The index also creates the space for Scanlon to forge meaningful links between herself and other confrontational women, including those among her readers, by intertwining her stories with theirs. In "Nin, Anaïs, (see also: Human, and Maternity)," Scanlon recalls a critic's response to Nin's account of her own botched abortion; he characterizes it as "chilling inhumanity." Then, she gives us the image of a fourteen-year-old girl who receives a bottle of perfume called Anaïs Anaïs, by Cacharel, for her birthday. She's infatuated with the scent and thereby with Nin. Scanlon writes:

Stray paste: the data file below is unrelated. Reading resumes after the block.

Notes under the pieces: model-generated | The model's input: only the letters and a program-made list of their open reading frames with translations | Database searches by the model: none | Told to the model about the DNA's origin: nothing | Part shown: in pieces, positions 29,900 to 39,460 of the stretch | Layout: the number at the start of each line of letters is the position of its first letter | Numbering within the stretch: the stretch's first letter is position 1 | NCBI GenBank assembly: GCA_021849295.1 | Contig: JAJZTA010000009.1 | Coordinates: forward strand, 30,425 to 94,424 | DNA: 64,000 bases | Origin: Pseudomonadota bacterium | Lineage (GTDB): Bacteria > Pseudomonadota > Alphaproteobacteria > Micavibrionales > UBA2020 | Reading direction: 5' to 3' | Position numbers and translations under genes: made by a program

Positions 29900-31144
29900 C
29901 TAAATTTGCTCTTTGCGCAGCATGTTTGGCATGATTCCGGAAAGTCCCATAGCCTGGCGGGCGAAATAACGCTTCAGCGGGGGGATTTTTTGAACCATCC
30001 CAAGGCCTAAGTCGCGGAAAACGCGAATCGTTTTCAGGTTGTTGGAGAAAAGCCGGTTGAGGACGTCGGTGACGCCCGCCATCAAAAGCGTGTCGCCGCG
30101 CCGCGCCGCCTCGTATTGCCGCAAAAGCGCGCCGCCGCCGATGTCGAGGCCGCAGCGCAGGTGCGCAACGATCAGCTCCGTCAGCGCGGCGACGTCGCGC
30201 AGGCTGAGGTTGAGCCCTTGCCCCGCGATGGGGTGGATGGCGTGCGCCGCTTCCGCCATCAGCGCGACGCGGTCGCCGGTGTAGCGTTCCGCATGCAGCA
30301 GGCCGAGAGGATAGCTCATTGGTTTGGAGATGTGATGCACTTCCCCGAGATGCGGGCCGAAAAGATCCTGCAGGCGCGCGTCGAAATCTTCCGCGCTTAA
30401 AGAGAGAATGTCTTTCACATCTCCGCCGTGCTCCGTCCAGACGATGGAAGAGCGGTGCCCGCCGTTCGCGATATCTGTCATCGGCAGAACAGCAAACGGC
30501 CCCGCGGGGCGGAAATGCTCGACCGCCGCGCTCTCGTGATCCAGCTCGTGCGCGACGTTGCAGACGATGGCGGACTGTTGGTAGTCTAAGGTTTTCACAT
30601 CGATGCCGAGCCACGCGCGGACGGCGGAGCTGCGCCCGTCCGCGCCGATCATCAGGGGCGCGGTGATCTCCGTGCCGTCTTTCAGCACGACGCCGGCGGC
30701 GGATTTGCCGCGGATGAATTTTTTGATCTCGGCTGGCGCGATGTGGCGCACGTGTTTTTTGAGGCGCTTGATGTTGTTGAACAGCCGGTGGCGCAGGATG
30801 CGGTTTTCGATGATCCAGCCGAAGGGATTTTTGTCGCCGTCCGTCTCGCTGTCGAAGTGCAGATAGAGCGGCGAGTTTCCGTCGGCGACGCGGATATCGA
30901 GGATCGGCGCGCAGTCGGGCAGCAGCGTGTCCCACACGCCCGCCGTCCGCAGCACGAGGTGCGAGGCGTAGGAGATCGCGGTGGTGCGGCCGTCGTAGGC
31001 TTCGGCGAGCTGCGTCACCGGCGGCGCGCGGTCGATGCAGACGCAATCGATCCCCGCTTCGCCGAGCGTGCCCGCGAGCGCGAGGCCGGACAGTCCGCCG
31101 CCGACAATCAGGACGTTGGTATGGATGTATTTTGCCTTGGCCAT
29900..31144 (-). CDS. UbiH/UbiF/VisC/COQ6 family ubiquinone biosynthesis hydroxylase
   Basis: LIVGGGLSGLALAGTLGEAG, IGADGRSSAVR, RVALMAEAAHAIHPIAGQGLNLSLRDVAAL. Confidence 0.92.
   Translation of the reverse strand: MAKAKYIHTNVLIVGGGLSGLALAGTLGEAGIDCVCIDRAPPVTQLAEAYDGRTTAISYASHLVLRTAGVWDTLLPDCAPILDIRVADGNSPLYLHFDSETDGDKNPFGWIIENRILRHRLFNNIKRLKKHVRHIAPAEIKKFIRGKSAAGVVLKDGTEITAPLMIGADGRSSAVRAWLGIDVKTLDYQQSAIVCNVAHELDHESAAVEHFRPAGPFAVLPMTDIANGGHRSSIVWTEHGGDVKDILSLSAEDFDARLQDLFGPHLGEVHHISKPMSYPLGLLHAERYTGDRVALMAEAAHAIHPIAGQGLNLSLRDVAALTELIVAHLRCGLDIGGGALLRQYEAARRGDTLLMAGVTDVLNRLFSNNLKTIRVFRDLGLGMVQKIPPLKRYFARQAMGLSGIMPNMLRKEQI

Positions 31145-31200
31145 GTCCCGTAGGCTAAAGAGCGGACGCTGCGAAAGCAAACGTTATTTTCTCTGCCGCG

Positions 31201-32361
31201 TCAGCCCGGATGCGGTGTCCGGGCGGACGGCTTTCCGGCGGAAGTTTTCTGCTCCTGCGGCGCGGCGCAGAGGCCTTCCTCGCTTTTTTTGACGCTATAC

She knows nothing of Nin's radical manifesto, or her belief in personal freedom or transformative, transcendent love. She thumbtacks index cards with Nin's words all over the bedroom wall: 'Life shrinks or expands in proportion to one's courage,' and 'Life is truly known only to those who suffer, lose, endure adversity and stumble from defeat to defeat.' Knowledge is constructed.

This whole thing is a construction, she reminds us again. Gleefully in fact, as if to say: Look what I can build, without ever leaving my prison. And because Scanlon is so courageously honest, the story is able to expand proportionally; it reaches way beyond itself.

In Her 37th Year, Scanlon argues, subtly but consistently, that despite all that contains us, we can, through art, connection, and memory, construct a version of ourselves without boundaries. We are constantly and forever in the process of building and adorning our own personal prisons, surrounded by the entire universe.